When you simply want to kick off an article by saying Maniac Cop rules, that’s the first sign that a movie still holds up better than anyone expected it to. Before even going into the story itself, the first thing that stands out immediately is the talent involved. Written by Larry Cohen, a master of biting social satire. Directed by William Lustig, a master of grit and authentic New York City atmosphere. These two cult filmmakers turn out to be two great tastes that just taste great together.
But then! Then, you have Bruce Campbell and Tom Atkins as the two leads. These are two of the most iconic cult heroes ever, and they share the screen without taking anything away from the other. These are two of the biggest genre, Atkins at the height of his power, Campbell just coming off of Evil Dead 2. The film essentially passes the torch from one to the other in a way that’s jarring at first but winds up working really, really well.
To be honest, though, Maniac Cop holds up because of its subject matter. In 2017, somehow, against all odds, it holds up better now than it probably did when first released because of what it’s actually about. And it’s about police brutality. That sounds simple and kind of obvious, given the title.
But it’s truly, completely about police brutality and examines the topic from every conceivable angle. It is a more thought provoking take than anything we’ve seen in the past year, and it’s almost thirty years old.
Even then, the real reason he went to prison was because he himself sought to expose corruption in the department, which adds a great sense of irony to what he eventually becomes. What really makes Maniac Cop stand out is that it’s not Cordell or his motives that make the film an interesting take on police brutality. In fact, it’s virtually everything else around him that does that.
When Tom Atkins’ Lieutenant McCrae begins to piece together that all of the witnesses have reported the killer wearing a police officer’s uniform, the department wants to bury it. They do not want it getting out there that a cop could have committed these crimes. There’s a lot of talk about standing up for the uniform and the badge. Even when the evidence is clear, they’re burying it to defend a cop they know is a murderer, even when they don’t know who it is.
They only start taking Campbell’s character seriously as a suspect when Cordell frames him for the massacre of an entire police station. Anything less, and they probably never would have let this get pinned on a cop.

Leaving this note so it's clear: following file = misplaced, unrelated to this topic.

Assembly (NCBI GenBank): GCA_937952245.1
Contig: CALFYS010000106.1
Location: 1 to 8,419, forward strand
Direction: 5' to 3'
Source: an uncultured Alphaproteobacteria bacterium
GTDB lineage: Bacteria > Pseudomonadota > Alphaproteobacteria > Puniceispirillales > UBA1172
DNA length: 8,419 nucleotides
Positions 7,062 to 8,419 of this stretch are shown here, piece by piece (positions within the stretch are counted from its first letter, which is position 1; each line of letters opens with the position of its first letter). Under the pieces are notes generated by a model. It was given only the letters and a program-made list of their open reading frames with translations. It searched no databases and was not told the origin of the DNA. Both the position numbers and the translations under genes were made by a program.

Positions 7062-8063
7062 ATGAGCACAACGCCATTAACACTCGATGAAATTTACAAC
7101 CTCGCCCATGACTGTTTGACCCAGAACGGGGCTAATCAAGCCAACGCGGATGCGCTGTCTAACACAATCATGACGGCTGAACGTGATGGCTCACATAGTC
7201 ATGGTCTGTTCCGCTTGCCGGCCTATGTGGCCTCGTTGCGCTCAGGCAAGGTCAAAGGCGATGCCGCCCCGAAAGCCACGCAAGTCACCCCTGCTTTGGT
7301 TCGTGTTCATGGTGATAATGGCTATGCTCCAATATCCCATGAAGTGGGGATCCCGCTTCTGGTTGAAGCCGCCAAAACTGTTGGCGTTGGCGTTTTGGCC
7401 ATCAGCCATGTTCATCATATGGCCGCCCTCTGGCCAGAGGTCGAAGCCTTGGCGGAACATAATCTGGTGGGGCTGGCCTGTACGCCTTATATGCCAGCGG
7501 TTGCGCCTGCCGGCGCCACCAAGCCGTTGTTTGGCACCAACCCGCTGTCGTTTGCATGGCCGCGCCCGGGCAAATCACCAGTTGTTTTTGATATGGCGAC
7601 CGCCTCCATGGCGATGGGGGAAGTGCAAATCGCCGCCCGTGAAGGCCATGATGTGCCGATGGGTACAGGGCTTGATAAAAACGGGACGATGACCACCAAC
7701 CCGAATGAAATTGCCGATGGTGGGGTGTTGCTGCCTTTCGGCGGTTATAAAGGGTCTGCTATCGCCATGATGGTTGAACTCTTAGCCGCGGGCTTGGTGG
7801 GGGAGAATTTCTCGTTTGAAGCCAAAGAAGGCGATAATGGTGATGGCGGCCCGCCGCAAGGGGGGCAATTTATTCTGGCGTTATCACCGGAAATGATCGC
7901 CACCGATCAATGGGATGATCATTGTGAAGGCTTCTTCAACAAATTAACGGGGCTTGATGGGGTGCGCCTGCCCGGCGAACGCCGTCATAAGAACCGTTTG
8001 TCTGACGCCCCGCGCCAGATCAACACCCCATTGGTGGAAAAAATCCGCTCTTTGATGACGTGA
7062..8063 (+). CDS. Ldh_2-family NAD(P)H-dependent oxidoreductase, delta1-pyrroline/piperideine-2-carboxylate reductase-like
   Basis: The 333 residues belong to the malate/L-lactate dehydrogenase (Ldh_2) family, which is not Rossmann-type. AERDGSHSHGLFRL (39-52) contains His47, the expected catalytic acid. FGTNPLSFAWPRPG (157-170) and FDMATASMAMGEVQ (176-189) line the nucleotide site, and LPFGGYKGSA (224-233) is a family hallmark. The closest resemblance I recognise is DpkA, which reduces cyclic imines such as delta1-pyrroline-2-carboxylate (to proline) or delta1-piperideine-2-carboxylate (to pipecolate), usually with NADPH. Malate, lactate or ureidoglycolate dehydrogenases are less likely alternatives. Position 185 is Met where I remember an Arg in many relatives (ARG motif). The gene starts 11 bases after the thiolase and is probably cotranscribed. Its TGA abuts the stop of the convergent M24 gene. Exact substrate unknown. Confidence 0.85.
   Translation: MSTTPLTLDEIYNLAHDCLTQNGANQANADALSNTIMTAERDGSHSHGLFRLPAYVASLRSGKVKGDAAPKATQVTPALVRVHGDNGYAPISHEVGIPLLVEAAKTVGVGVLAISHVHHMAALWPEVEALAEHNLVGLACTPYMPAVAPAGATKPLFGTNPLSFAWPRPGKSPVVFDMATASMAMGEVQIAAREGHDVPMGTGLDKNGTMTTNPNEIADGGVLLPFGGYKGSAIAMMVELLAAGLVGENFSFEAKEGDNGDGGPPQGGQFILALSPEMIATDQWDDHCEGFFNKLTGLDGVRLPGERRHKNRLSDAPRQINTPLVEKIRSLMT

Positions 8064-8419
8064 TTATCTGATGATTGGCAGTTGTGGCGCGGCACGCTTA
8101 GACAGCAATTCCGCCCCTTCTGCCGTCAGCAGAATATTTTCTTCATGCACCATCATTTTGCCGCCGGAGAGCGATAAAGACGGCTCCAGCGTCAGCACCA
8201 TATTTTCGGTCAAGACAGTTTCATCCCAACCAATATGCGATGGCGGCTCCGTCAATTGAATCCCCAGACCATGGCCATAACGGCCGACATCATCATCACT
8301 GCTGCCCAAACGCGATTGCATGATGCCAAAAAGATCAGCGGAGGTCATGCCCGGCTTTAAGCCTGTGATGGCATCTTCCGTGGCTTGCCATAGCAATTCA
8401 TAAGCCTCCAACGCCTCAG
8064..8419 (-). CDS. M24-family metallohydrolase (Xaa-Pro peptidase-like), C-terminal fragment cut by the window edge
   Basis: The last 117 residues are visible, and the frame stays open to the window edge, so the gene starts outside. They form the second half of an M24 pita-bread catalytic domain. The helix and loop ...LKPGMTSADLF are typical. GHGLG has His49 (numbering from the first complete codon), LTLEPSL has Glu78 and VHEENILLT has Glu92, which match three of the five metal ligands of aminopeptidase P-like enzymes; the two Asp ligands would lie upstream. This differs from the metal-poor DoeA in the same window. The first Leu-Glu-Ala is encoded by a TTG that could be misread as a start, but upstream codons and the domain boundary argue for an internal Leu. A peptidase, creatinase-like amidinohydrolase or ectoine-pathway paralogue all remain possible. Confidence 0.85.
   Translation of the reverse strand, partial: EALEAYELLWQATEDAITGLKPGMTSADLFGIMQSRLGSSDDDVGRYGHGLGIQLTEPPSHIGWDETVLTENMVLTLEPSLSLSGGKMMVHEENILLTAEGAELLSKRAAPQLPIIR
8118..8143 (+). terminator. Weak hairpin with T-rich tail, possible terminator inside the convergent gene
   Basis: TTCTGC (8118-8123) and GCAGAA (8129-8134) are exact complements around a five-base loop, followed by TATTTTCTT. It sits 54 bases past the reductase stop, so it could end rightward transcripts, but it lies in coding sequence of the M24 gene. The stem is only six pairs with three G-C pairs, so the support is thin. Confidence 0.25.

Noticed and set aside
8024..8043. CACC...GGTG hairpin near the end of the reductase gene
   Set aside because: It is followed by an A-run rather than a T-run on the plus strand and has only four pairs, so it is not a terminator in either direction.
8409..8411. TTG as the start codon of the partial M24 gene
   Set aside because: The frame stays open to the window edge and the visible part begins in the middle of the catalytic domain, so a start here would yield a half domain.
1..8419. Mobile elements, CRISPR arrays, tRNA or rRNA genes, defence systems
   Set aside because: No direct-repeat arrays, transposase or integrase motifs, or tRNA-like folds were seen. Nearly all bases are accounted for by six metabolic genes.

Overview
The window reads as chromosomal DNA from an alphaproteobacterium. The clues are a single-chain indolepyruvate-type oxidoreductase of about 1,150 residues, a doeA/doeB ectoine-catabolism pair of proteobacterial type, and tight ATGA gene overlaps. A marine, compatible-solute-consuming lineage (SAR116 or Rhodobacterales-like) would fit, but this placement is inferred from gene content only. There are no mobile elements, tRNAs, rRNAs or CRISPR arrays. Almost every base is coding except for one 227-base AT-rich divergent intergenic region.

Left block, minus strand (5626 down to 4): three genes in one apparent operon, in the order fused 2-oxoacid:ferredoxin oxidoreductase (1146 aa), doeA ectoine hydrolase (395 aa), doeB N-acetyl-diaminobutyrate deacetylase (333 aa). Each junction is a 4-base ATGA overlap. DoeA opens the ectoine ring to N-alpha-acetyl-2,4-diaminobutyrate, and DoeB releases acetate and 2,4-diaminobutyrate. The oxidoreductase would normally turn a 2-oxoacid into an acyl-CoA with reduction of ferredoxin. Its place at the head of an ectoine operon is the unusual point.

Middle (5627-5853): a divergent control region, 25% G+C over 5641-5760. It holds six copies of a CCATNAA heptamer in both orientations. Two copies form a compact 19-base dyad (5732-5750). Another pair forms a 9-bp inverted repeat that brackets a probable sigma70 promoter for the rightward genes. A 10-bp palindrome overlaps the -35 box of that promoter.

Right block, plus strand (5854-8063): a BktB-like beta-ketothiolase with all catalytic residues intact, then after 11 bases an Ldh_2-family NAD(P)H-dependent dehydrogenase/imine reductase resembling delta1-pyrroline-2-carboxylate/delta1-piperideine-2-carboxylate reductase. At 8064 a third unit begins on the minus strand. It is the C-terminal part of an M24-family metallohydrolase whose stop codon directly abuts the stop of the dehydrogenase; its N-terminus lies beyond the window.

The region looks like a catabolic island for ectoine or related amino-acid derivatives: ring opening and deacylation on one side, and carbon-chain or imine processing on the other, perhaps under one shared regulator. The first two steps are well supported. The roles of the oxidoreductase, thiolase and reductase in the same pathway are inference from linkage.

Where Maniac Cop really shines, though, is in its well-rounded exploration of the topic. It truly comes at it from every angle, hitting the subject from both sides. When McCrae can’t get the department to do anything about the killings, when they won’t let him report that a cop has been committing the crimes, he goes behind their back and takes it to the press.
And that makes things even worse. That’s what’s great about Maniac Cop. It’s thinly veiled social satire, but not taking any kind of “the only good cop is a dead cop” stance. In one of the most brilliant sequences, after the news about a killer cop is broken, a woman is so terrified of the sight of a police officer approaching her car that she shoots him in the face in a moment of panic. Just a cop making his rounds.
In the same movie, we have the police covering up the fact that one of their own might be a murderer to protect the sanctity of the badge and we have the media eating up the headline and running with the story that cops are evil and not to be trusted. Both situations are terrible and both situations are accurate. The film isn’t asking you to fall on one side or the other, it simply plants you between the two and allows you to arrive at your own conclusion.
The best horror movies ask questions, they don’t answer them. That’s why I think Maniac Cop still holds up as an astonishingly smart, bitingly relevant social commentary. It makes even more since now. It looks and feels like the eighties, but it doesn’t feel like a feature from that era because every single aspect of it is so insanely relevant to 2017.
It feels like a horror film from the same era as Get Out, and that is a huge complement to the way it has been able to stand the test of time.
Maniac Cop is one of those features that I always thought “I should have watched this by now.” Even in high school, I was guilty that I hadn’t seen it yet. But I think, somehow, that I managed to wait for the perfect time.
If I’d watched it when I was younger, I’m not sure it would have had remotely the same impact. Like some of the best the horror genre has to offer, this one has only become more important as time has gone on.